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‘BoJack Horseman’ Takes Dark, Funny, Unclassifiable TV to the Next Level

‘BoJack Horseman’ Takes Dark, Funny, Unclassifiable TV to the Next Level: Netflix

Netflix

The past year’s slate of TV shows awakened a burst of creative thinking in Emmy voters that seemed all but impossible, given the vast expanse of slots usually reserved for the previous year’s nominees.

There were a few predictable yawners, like an outstanding drama nod to Downton Abbey that should have gone to UnREAL (or Billions or Outlander or Halt and Catch Fire or The Path), but the high-profile nominations for Mr. Robot, The Americans and black-ish show that the Television Academy is actually capable of communing with the critical zeitgeist.

It’s never too early to start campaigning for 2017, and the category most in need of a snort of Mr. Robot’s Adderall is outstanding animated series, one of the few categories that puts comedy and drama on an even plane.

Four shows—Archer, Bob’s Burgers, South Park and The Simpsons—are wry adult comedies made with traditional animation and story structures. Comedy has changed a lot in the last five years and a whole lot since the Pleistocene Era when South Park and The Simpsons began, and those two are perennial repeaters in a category that should give more of a nod to experimentation (Rick and Morty), fresh voices (F is for Family), visual variety (Animals, Robot Chicken) and even fanboys (Star Wars Rebels).

The clearest omission, though, is BoJack Horseman. The Netflix dramedy stars Will Arnett as a washed-up TV actor who came up years ago on a popular-but-terrible sitcom called Horsin’ Around and has been wasting oxygen in his Hollywood Hills mansion ever since; Aaron Paul voices his unemployed sidekick.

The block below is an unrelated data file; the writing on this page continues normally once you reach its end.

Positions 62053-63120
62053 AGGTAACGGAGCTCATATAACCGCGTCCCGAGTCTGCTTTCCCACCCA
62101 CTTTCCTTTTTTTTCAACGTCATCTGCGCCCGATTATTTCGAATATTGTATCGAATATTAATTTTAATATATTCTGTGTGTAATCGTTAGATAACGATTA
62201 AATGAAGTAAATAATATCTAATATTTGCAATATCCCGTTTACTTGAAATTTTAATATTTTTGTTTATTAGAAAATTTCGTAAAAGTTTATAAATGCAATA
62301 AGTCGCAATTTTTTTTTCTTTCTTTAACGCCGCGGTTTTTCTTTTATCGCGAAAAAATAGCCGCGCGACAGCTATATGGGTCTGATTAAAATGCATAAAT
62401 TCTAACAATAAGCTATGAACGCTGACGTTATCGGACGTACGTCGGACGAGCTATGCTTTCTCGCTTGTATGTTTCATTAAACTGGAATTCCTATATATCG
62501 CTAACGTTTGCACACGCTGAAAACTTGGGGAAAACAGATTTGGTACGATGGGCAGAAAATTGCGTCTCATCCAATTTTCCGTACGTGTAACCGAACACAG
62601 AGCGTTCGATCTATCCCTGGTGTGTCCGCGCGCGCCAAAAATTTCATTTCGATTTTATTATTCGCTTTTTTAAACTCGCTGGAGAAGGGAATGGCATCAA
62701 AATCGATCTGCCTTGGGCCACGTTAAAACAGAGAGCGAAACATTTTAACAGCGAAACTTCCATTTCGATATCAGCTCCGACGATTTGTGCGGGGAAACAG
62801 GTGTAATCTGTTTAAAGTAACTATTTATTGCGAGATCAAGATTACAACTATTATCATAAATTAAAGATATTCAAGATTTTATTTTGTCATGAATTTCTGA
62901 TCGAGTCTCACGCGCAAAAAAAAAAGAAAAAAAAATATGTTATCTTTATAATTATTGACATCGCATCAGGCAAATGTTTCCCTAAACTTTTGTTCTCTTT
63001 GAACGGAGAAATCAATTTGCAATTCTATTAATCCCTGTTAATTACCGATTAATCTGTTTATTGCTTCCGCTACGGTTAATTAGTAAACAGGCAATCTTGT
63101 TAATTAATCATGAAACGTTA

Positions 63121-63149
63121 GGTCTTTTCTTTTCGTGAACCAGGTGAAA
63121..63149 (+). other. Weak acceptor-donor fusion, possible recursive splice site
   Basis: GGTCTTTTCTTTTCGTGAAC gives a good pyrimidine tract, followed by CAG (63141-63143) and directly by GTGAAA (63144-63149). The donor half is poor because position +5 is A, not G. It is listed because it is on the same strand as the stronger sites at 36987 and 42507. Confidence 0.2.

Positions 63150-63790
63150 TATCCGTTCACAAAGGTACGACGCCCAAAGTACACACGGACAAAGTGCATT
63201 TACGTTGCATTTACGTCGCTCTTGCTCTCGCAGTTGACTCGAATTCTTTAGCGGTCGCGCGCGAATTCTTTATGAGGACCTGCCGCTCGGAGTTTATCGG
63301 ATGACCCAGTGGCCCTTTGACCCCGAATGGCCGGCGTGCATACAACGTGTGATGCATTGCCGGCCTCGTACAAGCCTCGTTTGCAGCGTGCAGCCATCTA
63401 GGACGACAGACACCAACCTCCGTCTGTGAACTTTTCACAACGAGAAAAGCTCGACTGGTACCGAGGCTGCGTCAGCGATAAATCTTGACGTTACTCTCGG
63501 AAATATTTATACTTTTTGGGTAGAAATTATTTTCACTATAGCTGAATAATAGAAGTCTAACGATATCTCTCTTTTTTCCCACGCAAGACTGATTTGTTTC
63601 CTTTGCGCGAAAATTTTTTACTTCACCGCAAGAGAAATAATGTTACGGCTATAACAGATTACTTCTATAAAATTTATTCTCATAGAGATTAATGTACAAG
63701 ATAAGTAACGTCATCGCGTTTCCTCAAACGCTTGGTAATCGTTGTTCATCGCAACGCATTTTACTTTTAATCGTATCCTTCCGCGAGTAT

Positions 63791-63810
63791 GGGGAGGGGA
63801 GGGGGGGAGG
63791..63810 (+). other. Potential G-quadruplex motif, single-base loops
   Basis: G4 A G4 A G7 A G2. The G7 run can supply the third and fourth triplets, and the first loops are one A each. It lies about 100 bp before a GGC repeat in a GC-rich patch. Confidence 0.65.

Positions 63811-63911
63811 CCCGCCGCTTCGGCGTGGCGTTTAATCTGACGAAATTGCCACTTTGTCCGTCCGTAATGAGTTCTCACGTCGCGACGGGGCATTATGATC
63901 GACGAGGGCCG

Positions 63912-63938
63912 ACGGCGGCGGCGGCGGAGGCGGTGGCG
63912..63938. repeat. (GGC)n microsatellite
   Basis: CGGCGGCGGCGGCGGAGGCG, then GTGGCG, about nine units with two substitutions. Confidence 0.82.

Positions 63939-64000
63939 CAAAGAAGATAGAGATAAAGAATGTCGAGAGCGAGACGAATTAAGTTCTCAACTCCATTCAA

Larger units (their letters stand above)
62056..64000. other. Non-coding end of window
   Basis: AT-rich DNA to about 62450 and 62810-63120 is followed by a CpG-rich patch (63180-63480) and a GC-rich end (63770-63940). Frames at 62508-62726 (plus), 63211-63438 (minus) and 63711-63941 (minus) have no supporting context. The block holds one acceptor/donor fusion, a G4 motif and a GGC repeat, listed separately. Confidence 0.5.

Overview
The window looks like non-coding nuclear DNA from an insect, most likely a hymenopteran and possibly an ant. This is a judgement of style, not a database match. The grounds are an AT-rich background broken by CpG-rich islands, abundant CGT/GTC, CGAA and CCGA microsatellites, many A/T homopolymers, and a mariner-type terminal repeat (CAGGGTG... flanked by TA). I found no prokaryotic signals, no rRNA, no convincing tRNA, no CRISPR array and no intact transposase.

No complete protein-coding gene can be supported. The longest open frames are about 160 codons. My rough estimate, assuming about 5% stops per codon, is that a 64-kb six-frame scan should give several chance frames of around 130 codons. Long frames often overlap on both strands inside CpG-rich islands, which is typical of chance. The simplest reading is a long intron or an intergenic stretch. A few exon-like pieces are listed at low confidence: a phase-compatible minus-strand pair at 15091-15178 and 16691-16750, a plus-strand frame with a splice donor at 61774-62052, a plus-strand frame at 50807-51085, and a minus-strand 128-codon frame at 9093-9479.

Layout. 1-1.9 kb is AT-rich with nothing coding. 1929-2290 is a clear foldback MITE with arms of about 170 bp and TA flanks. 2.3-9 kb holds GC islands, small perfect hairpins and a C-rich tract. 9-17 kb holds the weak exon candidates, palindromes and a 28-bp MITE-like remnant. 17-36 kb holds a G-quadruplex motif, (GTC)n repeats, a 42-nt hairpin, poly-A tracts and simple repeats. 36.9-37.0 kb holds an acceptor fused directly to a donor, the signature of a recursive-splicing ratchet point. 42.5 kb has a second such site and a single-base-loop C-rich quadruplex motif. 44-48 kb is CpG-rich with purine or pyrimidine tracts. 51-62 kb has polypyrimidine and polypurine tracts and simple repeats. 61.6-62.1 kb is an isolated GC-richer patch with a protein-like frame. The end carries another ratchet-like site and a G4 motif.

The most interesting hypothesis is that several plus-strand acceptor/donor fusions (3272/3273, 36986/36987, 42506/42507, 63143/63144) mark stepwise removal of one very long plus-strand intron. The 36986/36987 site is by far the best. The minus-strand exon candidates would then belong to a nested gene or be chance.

The third season, whose 12 episodes premiered last week on Netflix, is a category-buster that ranges from cringe-inducing satire to relationship drama to bleak nihilism. It perfectly exemplifies an animation category that makes no distinction between drama and comedy. BoJack is both and neither.

The season’s concluding arc is a Louie-esque three-act tragedy that recalls the more difficult moments of Gus Van Sant’s Drugstore Cowboy. BoJack’s descent in those episodes has an intensity of despair that makes you wonder how the show can ever be funny again. And maybe it can’t.

“I can’t keep lying to myself, saying I’m going to change,” BoJack says in the season finale. “I’m poison.” It’s self-pity, but it’s also true. He is poison, or at least he is right now. Is it within him to change? I hope so.

It’s a good time for comedies. Acidic comedies like Difficult People. Dingy comedies like Workaholics and Bajillion Dollar Propertie$. Auteurish comedies like Love and Casual. I’m sure I would like a version of BoJack Horseman that isn’t so dark.

But it is dark, and it’s wonderful.

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